Welsh Witterings: a final goodbye to Gannets Bistro of Aberystwyth
Gannets Bistro was a well known and cosy restaurant in Aberystwyth and I was deeply saddened to find that the owners shut the doors for the last time back in October last year as it was a favourite place for my family and I to celebrate Birthdays and the like.
The restaurant offered good food at reasonable prices and the service was always excellent. It was in some ways like stepping back into the 1980’s or early nineties with authentically vintage décor and a menu that offered egg mayonnaise, chilled melon or prawn cocktail for starters, whilst amongst the mains offerings was pork chops, mushroom stroganoff and chicken supreme. The prices and portion sizes where also reminiscent of times past with starters beginning at £2.50 and main meals from £8.50. At Gannets you certainly never went home hungry and everything was cooked with care and expertise. In short it was a nice, friendly place to dine, that was family orientated and offered good quality food at reasonable prices.
Gannets Bistro was launched in 1984 by Dilys and David Mildon, when they purchased a little vegetarian bistro that they decided to convert from bean hot pots to comfortable, gourmet dining. The couple over 34 years have served thousands of locals, students and tourists and have enjoyed popularity that saw them featured in The Times and saw them cook for many celebrities visiting the seaside resort of Aberystwyth, in the last conversation that I had with Dilys and David they both expressed how they had loved working together in their restaurant and they had enjoyed every moment of their lives as restauranteurs, but that being over seventy they now wanted to enjoy a life of retirement.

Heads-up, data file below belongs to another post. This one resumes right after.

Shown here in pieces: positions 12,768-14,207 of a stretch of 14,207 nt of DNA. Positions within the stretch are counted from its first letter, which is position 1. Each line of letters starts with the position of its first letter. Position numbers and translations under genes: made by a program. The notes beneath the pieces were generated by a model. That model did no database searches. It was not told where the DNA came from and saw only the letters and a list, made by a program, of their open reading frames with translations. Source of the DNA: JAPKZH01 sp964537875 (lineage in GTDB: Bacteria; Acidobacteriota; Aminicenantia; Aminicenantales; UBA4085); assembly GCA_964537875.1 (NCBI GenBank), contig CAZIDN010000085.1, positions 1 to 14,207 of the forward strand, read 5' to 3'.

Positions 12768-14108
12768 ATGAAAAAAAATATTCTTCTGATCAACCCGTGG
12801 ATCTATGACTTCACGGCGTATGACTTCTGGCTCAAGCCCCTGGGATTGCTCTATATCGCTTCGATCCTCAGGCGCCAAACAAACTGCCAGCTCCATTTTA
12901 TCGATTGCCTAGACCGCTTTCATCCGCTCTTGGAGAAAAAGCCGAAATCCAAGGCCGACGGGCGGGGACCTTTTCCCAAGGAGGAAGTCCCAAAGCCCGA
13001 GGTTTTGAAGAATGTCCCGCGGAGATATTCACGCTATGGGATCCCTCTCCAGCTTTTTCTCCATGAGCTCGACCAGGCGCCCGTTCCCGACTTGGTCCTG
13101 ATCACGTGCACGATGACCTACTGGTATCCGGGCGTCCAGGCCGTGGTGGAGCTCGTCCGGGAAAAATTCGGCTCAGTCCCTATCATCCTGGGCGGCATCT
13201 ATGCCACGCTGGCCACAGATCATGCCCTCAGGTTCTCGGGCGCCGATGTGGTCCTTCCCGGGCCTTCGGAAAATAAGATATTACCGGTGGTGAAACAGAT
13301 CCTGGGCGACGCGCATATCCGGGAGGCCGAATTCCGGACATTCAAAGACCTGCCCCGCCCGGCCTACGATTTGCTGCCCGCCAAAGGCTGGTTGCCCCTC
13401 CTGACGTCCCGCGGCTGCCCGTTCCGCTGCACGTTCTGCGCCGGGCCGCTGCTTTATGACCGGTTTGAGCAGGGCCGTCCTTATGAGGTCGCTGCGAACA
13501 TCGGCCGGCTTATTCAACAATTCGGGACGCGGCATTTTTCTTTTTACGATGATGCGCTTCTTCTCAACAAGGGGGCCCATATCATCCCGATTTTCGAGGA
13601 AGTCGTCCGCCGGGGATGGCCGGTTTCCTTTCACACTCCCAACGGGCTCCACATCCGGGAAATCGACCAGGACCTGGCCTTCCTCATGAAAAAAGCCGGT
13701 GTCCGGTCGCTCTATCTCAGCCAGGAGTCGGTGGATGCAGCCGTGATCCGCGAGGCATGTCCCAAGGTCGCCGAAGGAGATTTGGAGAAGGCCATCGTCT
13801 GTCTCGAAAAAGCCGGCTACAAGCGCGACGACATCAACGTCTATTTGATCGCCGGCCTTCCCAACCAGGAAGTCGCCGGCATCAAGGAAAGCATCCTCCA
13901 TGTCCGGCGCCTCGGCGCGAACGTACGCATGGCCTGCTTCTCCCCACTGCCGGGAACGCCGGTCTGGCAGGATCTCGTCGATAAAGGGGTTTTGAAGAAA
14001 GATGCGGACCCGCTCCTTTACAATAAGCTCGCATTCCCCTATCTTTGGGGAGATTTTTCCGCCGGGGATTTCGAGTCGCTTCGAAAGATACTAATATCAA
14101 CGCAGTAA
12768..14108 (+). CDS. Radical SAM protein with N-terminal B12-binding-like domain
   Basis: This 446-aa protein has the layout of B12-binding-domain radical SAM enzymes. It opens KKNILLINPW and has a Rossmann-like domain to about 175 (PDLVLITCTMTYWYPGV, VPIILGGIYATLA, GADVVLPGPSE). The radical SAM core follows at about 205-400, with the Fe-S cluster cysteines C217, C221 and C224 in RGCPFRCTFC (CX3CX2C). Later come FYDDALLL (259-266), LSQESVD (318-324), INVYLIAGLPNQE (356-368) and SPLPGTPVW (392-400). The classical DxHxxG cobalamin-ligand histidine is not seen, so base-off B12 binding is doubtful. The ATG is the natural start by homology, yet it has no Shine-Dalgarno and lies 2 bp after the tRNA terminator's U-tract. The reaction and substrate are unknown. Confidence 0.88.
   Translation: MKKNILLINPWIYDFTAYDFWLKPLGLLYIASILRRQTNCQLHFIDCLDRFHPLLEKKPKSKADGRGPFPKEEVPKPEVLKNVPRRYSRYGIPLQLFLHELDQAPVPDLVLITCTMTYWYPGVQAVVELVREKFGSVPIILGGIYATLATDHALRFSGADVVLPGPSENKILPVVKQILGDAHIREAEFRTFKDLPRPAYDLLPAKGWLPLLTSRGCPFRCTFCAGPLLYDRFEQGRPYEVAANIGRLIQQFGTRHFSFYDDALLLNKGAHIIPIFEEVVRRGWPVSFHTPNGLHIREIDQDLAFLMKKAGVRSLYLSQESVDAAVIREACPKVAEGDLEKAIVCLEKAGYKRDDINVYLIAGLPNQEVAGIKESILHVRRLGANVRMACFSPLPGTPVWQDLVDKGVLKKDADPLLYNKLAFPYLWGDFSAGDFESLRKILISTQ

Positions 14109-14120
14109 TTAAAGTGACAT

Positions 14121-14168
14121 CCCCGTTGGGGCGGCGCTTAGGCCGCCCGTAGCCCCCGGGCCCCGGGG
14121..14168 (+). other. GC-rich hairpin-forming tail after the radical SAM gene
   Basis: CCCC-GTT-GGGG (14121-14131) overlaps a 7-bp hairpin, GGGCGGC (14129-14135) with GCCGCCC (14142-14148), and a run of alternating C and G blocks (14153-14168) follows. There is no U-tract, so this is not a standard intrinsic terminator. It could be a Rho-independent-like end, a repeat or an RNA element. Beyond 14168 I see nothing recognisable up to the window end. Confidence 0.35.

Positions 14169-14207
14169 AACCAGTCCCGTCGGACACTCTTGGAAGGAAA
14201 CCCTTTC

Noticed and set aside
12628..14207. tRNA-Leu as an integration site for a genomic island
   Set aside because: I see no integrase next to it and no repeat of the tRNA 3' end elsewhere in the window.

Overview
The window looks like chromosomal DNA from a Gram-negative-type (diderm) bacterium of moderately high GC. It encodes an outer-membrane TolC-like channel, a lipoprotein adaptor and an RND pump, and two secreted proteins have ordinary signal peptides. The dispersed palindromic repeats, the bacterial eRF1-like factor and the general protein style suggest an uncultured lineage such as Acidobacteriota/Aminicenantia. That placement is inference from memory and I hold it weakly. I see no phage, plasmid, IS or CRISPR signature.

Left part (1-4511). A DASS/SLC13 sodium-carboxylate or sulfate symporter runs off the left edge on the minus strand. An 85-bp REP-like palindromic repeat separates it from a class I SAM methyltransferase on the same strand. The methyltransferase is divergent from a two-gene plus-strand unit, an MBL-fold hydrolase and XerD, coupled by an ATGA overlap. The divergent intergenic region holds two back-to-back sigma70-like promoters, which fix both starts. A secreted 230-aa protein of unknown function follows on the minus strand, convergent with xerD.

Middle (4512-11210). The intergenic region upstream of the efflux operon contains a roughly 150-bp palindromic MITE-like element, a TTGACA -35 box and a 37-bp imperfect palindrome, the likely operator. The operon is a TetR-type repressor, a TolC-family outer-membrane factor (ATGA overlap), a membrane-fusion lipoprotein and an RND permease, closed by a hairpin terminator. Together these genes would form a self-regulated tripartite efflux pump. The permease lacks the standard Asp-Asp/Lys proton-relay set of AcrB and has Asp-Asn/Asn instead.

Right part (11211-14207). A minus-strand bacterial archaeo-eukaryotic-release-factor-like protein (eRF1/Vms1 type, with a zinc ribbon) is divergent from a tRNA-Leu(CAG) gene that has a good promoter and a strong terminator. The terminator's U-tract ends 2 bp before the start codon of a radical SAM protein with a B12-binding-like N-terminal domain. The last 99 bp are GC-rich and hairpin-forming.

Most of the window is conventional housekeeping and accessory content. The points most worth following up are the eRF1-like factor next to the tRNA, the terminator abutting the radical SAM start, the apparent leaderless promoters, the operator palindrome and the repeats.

David had been a development chef for British Airways, Concorde and had a wonderful array of memories and indeed photographs relating to his high-flying chef career. The couple decided to start Gannets because they wanted to spend more time as a family and to own their own restaurant before the age of forty.
Gannets had a homely feel about it and a warmth that is sadly no longer common in restaurants. I personally loved the home cooked food and although the menu may have been considered dated, the dishes were always freshly prepared and well executed. I have enjoyed family meals and celebrations at Gannets and have some very fond memories of the place and the happy times we shared at this lovely little restaurant. It is certain that Gannets was a rare, culinary gem that offered substance and good service, rather than the latest food fad and trend. It was a place where no burgers were on the menu and for this alone, I held Dilys and David in great esteem. I enjoyed a menu that offered an alternative to pasta and burgers, our current food trend for pizza, pasta and burgers is getting a little tiresome.
In over three decades of the restaurant business, it is certain that the owners of Gannets have witnessed many changes in British dining and many changes in culinary trends. Indeed, since the 1980’s our portion sizes when dining out have most certainly shrunk and we have encountered an Italianisation of our diets, with pizza and pasta becoming staples. David noted that people are now more into less food on their plate and more into herbs and presentation. He said that, restaurants are now more likely to specialise in a particular type of food than they were when he started out.
Well I never flew on Concorde but I can at least say that I have had the pleasure of being cooked for by one of the leading chefs from Concorde.